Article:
Introduction Since the discovery of the causative gene for Friedreich's ataxia (FRDA) in 1996, there have been only a handful of studies looking at cognitive function in these patients, with varying results. We therefore aimed to assess cognitive function in a cohort of FRDA patients in Ireland.
Methods Twenty-seven genetically confirmed FRDA patients were recruited from the national ataxia clinic. Age of onset, duration of symptoms and the Friedreich's ataxia rating scale (FARS) score were documented for each patient. Twenty-eight controls, matched for age, sex and level of education were recruited. The neuropsychological test battery assessed immediate and delayed verbal memory, visuospatial perception, confrontational naming, non-verbal memory, attention and concentration, premorbid intellect, executive function and cognitive speed. The tests were designed to minimise the effects of articulation and motor deficits.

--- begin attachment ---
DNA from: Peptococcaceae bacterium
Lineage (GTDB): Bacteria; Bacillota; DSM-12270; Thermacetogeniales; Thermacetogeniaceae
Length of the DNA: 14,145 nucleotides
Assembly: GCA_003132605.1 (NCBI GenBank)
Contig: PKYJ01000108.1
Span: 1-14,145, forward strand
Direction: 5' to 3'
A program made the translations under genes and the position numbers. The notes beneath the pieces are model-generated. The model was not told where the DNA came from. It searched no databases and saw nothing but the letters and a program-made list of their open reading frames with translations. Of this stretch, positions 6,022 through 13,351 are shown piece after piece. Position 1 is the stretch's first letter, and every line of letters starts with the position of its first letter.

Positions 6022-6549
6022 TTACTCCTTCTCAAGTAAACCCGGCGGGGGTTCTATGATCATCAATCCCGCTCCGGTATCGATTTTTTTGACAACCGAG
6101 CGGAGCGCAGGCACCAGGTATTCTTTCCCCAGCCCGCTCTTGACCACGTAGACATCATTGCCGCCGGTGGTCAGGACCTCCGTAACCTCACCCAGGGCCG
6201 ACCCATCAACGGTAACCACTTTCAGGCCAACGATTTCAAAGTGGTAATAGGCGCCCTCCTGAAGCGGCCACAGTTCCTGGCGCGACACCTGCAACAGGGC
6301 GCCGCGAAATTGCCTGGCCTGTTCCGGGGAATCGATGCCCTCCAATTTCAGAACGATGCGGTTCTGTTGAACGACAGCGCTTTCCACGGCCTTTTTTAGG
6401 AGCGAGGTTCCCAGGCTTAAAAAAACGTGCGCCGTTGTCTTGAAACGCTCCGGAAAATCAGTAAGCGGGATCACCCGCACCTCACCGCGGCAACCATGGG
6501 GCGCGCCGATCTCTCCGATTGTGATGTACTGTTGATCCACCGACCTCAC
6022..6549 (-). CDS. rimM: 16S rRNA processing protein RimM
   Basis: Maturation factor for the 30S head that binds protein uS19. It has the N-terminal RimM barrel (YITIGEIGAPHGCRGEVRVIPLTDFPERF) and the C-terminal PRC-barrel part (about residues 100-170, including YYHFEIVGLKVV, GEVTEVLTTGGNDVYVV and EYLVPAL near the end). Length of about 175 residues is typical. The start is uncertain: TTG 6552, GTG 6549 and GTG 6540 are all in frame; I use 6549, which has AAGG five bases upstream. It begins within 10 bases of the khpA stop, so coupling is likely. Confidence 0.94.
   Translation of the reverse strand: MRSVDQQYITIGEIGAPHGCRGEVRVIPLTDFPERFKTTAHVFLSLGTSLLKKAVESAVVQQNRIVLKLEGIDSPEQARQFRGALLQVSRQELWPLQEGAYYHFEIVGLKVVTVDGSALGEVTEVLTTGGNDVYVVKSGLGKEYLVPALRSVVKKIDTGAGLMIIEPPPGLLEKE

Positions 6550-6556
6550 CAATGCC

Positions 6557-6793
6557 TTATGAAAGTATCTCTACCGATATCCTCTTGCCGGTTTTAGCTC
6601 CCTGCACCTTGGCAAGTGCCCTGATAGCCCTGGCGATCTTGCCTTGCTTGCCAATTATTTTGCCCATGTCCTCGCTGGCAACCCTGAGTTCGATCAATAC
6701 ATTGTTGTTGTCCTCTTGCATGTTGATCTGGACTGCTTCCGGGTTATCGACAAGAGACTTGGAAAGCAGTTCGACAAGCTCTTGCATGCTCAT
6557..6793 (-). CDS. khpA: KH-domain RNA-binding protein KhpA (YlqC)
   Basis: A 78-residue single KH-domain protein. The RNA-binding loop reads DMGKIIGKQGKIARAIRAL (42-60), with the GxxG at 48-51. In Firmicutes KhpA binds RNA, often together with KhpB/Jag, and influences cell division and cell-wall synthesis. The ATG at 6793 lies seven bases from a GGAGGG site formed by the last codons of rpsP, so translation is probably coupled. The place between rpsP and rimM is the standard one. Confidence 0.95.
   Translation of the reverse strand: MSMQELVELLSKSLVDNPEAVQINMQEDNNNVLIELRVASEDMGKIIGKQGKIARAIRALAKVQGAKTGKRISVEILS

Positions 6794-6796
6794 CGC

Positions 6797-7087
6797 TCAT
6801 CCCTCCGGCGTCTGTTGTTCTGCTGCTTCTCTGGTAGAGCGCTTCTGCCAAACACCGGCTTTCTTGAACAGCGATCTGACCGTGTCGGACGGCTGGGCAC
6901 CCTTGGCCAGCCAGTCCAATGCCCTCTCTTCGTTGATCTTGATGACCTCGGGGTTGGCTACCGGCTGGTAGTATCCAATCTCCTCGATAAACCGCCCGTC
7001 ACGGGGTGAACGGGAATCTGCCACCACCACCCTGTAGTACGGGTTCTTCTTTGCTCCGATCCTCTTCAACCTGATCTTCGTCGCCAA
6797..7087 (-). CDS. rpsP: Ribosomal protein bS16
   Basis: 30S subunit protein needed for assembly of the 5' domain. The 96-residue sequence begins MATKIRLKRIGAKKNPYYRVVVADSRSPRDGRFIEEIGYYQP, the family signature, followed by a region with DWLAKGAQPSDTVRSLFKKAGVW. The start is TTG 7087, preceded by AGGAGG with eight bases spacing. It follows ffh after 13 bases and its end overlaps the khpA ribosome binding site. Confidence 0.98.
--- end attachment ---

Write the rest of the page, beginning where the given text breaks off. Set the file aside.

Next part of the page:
Results Significant differences were found in delayed recognition memory, immediate and delayed verbal recall, visuospatial perception, attention and concentration, executive function and processing speed. No significant differences were seen in immediate recognition memory, premorbid intellect and confrontational naming. The FARS score correlated with duration of symptoms, better performance on verbal recall and visual recognition, but weaker performance on tests of executive function and processing speed.
Discussion Cognitive testing demonstrated slowed cognition, rapid forgetting and poor visuospatial perception in patients compared with controls. These divergent findings may be explained by interruption of the cerebro-cerebellar circuits.
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